After a year of co-ordinating with various government agencies, the concrete base for the Melissa Coray Peak monument was poured and finished recently, said S. Dennis Holland, Church public affairs director for historic sites in California.
The monument consists of a bronze plaque mounted in a large granite boulder at the outer edge of a scenic turn-out area above Silver Lake on Highway 88 in the Sierra Nevada range about 40 miles south of South Lake Tahoe in California.
The monument was dedicated July 30, 1994, by the Oregon-California Trail Association, Daughters of Utah Pioneers, and Sons of Utah Pioneers at the same time as the ceremony for the naming of Melissa Coray Peak, Brother Holland said. At the time, it was dedicated without a base. The state wanted the base to be finished at or near the same time as the turn-out area was blacktopped.
A group of Young Women and Young Men from the El Dorado Ward, El Dorado California Stake, took a 360 pound granite monument to the top of Melissa Coray Peak by handcart in August of 1997 and cemented it in place. The inscription reads: "MELISSA CORAY PEAK, elevation 9,763. Named after a heroic pioneer woman who crossed this pass in 1848, setting an example for those who followed."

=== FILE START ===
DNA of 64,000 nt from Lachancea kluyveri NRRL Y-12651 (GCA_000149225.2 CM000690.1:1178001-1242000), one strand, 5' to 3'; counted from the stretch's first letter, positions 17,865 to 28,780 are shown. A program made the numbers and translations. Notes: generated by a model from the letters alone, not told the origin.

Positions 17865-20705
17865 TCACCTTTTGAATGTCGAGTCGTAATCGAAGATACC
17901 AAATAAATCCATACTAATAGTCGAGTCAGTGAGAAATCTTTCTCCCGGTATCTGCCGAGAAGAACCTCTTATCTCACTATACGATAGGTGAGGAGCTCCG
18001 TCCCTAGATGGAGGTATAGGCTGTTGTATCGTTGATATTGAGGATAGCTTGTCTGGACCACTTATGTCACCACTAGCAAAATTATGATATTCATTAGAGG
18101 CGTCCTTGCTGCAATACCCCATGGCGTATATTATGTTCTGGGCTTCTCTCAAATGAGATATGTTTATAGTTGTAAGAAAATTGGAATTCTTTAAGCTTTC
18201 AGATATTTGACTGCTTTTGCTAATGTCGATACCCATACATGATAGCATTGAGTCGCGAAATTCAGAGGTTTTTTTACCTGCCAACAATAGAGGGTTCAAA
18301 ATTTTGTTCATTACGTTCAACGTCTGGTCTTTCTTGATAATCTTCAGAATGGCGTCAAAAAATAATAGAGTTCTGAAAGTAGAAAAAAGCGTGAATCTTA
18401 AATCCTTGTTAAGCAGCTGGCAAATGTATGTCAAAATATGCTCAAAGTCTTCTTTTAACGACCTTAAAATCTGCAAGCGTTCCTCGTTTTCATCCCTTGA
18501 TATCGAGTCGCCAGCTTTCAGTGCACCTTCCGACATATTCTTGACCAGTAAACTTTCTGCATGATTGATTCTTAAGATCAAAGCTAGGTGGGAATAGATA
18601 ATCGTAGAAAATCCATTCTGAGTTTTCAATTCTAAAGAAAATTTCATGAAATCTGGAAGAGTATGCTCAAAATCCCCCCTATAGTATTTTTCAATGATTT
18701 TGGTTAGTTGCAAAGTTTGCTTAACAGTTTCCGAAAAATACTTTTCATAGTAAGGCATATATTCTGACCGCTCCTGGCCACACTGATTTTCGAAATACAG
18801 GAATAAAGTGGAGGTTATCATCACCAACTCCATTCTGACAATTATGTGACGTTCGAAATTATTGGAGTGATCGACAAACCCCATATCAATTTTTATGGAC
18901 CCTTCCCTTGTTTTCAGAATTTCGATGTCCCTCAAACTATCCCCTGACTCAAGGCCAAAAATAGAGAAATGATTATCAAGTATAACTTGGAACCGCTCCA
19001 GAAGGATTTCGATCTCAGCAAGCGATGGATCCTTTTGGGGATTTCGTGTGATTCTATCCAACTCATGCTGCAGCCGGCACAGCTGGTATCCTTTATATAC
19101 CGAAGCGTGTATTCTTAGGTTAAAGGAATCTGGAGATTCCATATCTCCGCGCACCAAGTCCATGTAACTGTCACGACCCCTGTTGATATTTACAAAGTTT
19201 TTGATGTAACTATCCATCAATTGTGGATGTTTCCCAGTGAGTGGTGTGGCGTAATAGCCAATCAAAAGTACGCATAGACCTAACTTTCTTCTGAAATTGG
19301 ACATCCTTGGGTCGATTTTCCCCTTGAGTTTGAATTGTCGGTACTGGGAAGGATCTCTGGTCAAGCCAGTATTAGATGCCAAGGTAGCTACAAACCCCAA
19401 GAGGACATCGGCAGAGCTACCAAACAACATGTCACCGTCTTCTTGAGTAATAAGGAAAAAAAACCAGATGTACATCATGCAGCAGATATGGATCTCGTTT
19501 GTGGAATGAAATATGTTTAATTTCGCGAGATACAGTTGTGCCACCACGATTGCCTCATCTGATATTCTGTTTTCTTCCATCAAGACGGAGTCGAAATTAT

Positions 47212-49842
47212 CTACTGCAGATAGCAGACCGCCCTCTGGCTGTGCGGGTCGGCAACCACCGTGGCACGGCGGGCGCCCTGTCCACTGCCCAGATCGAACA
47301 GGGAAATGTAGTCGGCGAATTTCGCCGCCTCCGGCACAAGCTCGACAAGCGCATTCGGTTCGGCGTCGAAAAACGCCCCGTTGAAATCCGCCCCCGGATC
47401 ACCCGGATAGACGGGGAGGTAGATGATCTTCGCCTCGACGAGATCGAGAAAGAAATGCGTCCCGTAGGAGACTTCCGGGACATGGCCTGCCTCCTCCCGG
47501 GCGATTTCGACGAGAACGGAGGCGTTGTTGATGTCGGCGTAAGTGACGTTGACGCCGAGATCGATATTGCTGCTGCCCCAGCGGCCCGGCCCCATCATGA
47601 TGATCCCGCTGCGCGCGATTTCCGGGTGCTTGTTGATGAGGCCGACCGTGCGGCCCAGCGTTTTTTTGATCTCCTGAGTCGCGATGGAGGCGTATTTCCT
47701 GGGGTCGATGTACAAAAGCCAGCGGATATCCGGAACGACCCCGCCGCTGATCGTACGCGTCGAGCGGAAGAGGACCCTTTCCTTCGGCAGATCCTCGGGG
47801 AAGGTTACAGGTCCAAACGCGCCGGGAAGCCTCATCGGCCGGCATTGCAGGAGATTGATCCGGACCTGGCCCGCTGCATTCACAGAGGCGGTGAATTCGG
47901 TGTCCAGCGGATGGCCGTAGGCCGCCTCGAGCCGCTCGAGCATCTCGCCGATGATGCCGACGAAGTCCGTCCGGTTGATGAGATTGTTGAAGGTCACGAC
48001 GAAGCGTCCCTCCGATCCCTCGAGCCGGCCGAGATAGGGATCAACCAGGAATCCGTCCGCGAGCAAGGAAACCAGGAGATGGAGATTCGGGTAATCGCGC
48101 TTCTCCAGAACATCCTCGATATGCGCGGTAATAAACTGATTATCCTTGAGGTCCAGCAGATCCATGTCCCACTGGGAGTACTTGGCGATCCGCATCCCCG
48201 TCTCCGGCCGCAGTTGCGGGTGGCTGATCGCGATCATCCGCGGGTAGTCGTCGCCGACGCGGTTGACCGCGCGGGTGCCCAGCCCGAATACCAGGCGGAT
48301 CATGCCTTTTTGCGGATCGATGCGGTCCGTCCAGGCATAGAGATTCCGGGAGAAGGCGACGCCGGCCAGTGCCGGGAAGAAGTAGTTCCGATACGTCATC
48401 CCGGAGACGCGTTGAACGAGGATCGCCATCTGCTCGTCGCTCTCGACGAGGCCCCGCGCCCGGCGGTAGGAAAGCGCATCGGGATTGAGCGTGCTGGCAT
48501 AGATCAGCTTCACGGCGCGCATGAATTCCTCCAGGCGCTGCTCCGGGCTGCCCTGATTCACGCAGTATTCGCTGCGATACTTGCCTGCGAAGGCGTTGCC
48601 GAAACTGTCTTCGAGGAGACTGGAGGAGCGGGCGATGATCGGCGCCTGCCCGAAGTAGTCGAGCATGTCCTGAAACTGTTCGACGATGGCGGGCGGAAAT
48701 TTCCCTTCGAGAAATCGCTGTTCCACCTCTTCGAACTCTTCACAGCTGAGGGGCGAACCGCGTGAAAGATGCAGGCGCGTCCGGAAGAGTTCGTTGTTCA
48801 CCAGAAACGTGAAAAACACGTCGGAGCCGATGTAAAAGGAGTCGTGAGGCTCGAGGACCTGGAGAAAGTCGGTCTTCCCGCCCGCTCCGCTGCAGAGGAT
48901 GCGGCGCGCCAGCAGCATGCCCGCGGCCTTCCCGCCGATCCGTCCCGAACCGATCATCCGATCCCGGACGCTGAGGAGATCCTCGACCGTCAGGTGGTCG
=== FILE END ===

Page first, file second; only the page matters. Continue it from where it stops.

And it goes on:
Brother Holland recounted that the Mormon Emigrant Trail, which traverses the pass, was blazed by members of the Mormon Battalion who had spent the winter in California after being mustered out of the service. On July 3, 1848, they left Pleasant Valley assembly area east of Placerville and blazed the trail around the south area of Lake Tahoe. They crossed the Sierras at West Pass, 9,500 feet high, which is the highest wagon road in the United States. After more than a month of labor they came out in the Carson Valley. This was the road used the next three years by the Forty-Niners during the Gold Rush, with more than 200,00 people and 50,000 wagons.